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Retirement Is One Of Life’s Major Transitions — Maintaining Cognitive Health Can Make It Easier
August 15, 2022
Research has shown a connection between the early stages of retirement and cognitive decline, and studies indicate that retirement can exacerbate a number of mental health issues, including anxiety and depression. However, creative outlets and other stimulating activities can help keep the mind sharp.
In this article by Forbes Health, Robby Brumberg explores what often happens to a person’s cognitive and mental health in early retirement—and how retirees might avoid the pitfalls that often accompany this transition.
Retirement Is One Of Life’s Major Transitions — Maintaining Cognitive Health Can Make It Easier
Humans are hardwired for purpose. Whether it’s found through education, a job or contributing to the well-being of family and friends, the need to feel like a productive, essential member of a community is a natural part of life. For many, this sense of fulfillment and belonging is shaped by a career—often to the point that work becomes inextricably tied to a person’s identity and sense of self-worth. But what happens when we retire?
Research shows a connection between the early stages of retirement and cognitive decline, and numerous studies indicate that retirement can exacerbate a slew of mental health challenges, including anxiety and depression. However, creative hobbies and other stimulating activities can accomplish the opposite effect, reducing risk of dementia as they help keep the mind sharp. Maintaining strong personal and social connections makes a difference, too.
To help those on the brink of this daunting shift, Forbes Health explored what tends to happen to a person’s cognitive and mental health in early retirement—and how retirees might avoid the pitfalls that often accompany this transition. Yes, it’s possible to grasp that elusive triad of fulfillment, happiness and contentment after a career ends and to stave off mental decline—it just takes some preparation, commitment and perhaps a fresh perspective.
+ Use It or Lose It: Mental Acuity After Retirement
It’s not uncommon for new retirees to feel suddenly adrift. Without the grounding structure and social bonds of work, retirement can be a jarring season of life. In fact, according to a June 2022 Forbes Health survey of more than 1,000 recent retirees conducted by OnePoll, 32% of respondents said they wished they’d kept working longer in their careers. Another 32% admitted they didn’t feel well prepared for the day-to-day realities of retirement.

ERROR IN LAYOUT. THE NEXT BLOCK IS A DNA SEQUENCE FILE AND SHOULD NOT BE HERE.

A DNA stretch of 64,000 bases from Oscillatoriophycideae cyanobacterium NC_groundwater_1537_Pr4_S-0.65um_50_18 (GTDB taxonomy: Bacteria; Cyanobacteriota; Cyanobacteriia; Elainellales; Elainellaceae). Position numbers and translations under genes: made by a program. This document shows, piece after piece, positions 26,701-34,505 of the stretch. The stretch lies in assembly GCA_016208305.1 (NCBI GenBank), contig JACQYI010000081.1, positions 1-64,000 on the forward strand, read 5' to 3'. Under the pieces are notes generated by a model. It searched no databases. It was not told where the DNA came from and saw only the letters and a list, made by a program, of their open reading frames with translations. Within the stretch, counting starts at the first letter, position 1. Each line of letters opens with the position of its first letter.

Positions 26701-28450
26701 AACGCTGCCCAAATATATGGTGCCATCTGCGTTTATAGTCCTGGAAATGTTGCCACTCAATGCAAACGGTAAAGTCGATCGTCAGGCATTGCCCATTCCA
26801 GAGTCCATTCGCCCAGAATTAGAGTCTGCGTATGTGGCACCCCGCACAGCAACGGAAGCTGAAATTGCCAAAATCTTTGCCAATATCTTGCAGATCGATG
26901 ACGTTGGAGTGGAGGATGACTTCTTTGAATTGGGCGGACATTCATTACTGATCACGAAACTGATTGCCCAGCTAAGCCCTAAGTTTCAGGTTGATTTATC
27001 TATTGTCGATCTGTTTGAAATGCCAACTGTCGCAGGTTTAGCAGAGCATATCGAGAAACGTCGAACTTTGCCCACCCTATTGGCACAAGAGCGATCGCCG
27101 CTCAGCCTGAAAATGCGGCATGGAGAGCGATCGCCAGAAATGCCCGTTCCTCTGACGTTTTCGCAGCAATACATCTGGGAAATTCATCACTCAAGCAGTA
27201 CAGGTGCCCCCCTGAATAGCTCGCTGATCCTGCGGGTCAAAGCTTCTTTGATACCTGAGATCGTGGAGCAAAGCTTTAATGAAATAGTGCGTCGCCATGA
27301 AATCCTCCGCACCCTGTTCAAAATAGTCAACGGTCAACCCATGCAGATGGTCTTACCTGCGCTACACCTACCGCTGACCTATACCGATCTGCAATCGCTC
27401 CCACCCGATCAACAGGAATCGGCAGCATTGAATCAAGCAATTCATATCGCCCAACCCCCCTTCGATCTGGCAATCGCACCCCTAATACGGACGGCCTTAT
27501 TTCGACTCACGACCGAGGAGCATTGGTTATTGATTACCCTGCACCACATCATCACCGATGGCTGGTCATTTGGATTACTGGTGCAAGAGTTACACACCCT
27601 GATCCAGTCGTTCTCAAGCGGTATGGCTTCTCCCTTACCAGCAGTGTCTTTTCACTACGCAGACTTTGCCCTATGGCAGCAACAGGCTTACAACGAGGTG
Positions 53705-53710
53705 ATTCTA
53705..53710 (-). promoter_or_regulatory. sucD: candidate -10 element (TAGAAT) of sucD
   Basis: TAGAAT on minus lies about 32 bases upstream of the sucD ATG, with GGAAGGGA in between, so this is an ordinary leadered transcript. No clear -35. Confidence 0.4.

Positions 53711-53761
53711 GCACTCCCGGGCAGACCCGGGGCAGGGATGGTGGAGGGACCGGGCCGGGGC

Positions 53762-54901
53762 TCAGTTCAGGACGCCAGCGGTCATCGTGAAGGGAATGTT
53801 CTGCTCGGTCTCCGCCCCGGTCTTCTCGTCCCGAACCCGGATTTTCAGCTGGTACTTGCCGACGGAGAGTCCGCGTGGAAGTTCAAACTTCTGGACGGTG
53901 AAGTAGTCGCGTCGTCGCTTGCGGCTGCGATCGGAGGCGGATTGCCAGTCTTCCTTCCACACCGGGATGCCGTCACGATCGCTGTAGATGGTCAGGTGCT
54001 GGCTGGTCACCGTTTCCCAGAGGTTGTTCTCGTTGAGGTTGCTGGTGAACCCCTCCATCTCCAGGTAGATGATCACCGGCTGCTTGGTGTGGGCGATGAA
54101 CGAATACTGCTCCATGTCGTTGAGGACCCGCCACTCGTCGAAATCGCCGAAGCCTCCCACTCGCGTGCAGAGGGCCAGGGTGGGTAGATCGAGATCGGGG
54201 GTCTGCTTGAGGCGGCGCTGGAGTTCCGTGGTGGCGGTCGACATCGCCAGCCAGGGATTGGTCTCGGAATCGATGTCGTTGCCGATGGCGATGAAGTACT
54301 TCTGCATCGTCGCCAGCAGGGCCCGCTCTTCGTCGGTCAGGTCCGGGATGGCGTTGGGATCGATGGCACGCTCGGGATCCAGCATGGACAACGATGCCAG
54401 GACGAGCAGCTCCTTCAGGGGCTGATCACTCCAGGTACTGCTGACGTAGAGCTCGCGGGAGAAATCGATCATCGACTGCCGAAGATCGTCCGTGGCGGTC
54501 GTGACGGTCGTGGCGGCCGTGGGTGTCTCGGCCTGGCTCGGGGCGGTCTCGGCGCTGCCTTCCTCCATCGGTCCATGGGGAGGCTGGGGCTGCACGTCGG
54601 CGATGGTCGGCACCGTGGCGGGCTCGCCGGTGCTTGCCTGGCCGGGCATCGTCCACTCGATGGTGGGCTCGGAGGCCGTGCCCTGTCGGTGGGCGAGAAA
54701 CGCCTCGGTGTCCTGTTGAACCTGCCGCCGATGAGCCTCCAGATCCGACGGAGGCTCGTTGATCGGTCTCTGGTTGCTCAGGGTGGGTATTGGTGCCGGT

After walking away from the built-in stimulation of work (as well as the financial stability that comes with a steady job), new retirees run the risk of expedited cognitive decline. A 2017 study that tracked several essential cognitive functions of nearly 3,500 participants before and after retirement found “all domains of cognition declined over time.” What’s more, verbal memory specifically declined 38% faster after retirement than before retirement.
The brain is a “use it or lose it” kind of organ, according to Patricia Heyn, founding director of the Center for Optimal Aging at Marymount University and Forbes Health Advisory Board member. Without a job or career to focus on, and without a daily routine or scheduled events, it can be all too easy to let cognitive prowess wither. “Post-retirement is a very important stage of life,” says Heyn, adding that spending later years more meaningfully hinges on good habits built in early retirement. “To live those 30 years [after retirement] with joy and dignity, it starts with a healthy transition after our careers,” she says.
And though retirement might feel eons away, it could be closer than you think. In 2021 the average retirement age was 62, according to Gallup’s annual economy and personal finance survey. Meanwhile, Pew Research reports 50.3% of U.S. adults aged 55 and older were out of the labor force due to retirement by the end of the third quarter of 2021.
Average life expectancy in the U.S. is close to 80 years, which leaves plenty of time for most people to establish new routines, habits and rhythms after the close of their careers. Thus, it’s essential to keep an open mind and try new things after retirement, according to Linda Keilman, a gerontological nurse, associate professor and Forbes Health Advisory Board member. “Being flexible and willing to try new activities or adventures presents a sense of wonder in seeing or doing things not tried before,” she says. Any number of hobbies or activities can help keep your mind sharp, she adds. The important thing is to keep trying new things until you find something that makes you happy—and when that passion fades, move on to a new hobby.
Of course, activities are just one part of sustaining mental acuity. Research reveals that in addition to participating in engaging activities, certain lifestyle changes or adaptations can support cognitive health as we age as well, such as prioritizing sleep, relationships and exercise while limiting alcohol and smoking.